Matthew’s Lessons on Lenten Humility

his Madonna of humility by Domenico di Bartolo (1433) domain

If one can get past the nauseating image of John the Baptist dining on locusts, (which may our own lot soon – Ed.) chapter three of Matthew’s Gospel reinforces the identity of Christ as Son of God and sets the scene for His humble ministry and servant leadership. When John foretells the coming of Christ to the sinners he baptizes, he counts himself “not worthy to carry His sandals” (Matthew 3:11 NAB). Now, when Jesus arrives, He insists on being baptized by John – who eventually concedes despite his evident feeling of inferiority. This is one of many examples of Jesus’ teaching humility. In this case—as Francis of Assisi preached 1200 years later—by actions and not words, though both used words when necessary.

At this moment, not only is Jesus’ identity as the Son of God made clear again, it is important to note that all three Persons of the Trinity are present. Jesus emerges from the waters of the Jordan as the Holy Spirit descends like a dove and God the Father speaks from the heavens. “After Jesus was baptized, he came up from the water and behold, the heavens were opened for him, and he saw the Spirit of God descending like a dove and coming upon him. And a voice came from the heavens, saying, ‘This is my beloved Son, with whom I am well pleased.’” (Matthew 3:16-17).

In chapter four, Jesus is tempted as he fasts in the desert for 40 days. Here we see the scriptural roots of our own Lenten sacrifices. “And afterwards he was hungry” (Matthew 4:2). When we empty ourselves of vices and material things during fasting, we make room for Christ, we create a hunger for him.

A rich chapter, number five presents us with Jesus laying out the basics of his teachings. He essentially offers his syllabus for his ministry, clarifying old teachings and the law of the prophets. Humility remains a consistent theme in the beatitudes: Blessed are the poor in spirit, the merciful, the persecuted; and in teachings on retaliation and enemies:

Offer no resistance to one who is evil. When someone strikes you on [your] right cheek, turn the other one to him as well” (Matthew 5:39).

Love your enemies, and pray for those who persecute you” (Matthew 5:44).

Probably the most popular content of the sixth chapter of Matthew is the Lord’s Prayer, known by many as “The Our Father.” This is, however, only a small part of a robust chapter in which we are provided with more specific teachings relating to the concepts presented in chapter five and continuing the theme of humility: Do not be like the hypocrites. In his teachings on almsgiving, prayer, fasting, and material wealth, Jesus calls out those who desire to be perceived as holy. During my year of discernment in seminary, we called them naval-gazers: those men who walked around with hands folded, staring down in order to be seen as praying all the time.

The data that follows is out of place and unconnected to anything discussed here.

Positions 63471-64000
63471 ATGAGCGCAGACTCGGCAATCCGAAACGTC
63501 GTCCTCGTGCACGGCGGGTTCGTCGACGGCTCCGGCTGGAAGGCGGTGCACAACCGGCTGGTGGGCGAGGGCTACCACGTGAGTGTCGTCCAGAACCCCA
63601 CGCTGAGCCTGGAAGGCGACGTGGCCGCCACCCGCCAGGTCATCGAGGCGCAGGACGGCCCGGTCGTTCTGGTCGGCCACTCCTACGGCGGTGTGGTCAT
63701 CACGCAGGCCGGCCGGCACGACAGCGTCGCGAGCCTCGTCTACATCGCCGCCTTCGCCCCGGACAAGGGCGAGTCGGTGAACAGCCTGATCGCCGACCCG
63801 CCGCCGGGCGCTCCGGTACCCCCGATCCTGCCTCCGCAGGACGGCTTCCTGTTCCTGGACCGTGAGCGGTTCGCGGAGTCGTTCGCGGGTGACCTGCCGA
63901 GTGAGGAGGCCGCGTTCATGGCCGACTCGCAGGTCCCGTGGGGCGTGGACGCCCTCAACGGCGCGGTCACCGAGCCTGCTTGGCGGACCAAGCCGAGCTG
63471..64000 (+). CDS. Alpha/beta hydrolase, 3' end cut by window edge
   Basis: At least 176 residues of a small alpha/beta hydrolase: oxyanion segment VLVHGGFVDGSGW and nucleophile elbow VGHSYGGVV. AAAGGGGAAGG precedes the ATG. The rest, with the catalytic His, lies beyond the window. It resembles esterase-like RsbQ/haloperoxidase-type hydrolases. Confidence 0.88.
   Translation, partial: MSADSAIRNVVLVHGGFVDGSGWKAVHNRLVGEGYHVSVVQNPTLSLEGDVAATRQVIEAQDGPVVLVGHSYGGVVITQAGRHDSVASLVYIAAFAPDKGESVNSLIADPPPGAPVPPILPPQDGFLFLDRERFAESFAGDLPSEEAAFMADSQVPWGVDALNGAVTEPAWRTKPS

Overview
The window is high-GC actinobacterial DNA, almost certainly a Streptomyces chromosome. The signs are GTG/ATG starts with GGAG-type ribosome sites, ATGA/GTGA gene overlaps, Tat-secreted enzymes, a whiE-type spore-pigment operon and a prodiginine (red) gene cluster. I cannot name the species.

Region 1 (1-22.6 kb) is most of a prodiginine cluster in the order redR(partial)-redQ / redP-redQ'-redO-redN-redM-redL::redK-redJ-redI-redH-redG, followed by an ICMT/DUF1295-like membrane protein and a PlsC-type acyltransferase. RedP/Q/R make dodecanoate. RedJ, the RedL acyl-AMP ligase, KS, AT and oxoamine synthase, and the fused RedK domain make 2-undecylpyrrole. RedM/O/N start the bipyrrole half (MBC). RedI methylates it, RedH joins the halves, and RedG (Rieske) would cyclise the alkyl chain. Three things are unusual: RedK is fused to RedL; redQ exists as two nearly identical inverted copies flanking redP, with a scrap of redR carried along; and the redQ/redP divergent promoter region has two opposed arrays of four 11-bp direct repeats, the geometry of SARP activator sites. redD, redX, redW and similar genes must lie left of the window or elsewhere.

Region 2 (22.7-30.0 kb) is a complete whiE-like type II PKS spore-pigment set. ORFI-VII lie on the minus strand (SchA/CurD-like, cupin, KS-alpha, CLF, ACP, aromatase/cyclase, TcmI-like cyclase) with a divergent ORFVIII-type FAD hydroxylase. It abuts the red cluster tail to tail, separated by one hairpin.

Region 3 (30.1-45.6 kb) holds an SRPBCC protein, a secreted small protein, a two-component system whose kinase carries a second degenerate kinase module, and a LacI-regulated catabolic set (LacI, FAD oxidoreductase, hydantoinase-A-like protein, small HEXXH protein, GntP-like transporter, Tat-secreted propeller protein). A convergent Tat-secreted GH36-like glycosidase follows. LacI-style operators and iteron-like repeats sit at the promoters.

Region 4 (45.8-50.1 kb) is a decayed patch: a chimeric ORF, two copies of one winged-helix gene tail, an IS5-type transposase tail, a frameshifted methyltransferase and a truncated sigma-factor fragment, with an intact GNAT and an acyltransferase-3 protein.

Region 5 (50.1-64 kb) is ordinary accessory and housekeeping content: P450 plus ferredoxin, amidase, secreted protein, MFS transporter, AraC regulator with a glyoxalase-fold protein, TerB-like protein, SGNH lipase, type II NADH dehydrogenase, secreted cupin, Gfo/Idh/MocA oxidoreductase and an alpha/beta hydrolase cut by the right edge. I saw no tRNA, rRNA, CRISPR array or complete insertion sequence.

Today, we see a fine example of the hypocrites Jesus addresses. One merely need log onto a social media platform on Ash Wednesday to see the plethora of posts about what each individual is giving up for Lent. “Look how holy I am,” they seem to proclaim, “Pay attention to my sacrifice.” My response:

When you fast, do not look gloomy and share that gloom on Facebook and Instagram like the hypocrites. They neglect their appearance and announce their holiness publicly, so that they may appear to others to be fasting. Amen, I say to you, they have received their reward. But when you fast, anoint your head and wash your face before posting a selfie to Instagram or a video to TikTok, so that you may not appear to others to be fasting, except to your Father who is hidden. And your Father who sees what is hidden will repay you. He’s probably not one of your social media followers anyway.

The seventh chapter continues the key teachings of Christ, the first of which I must heed before posting the above in self-righteous response to others’ social media activity: “Stop judging, that you may not be judged” (Matthew 7:1).

In verse 12, Jesus sums up his teachings on humility while returning to his original point of keeping the law. “Do to others whatever you would have them do to you,” he says. “This is the law and the prophets” (Matthew 7:12).

When searching for a concise guide of the teachings of Christ—especially during the season of Lent—the Gospel of Matthew is a perfect place to start.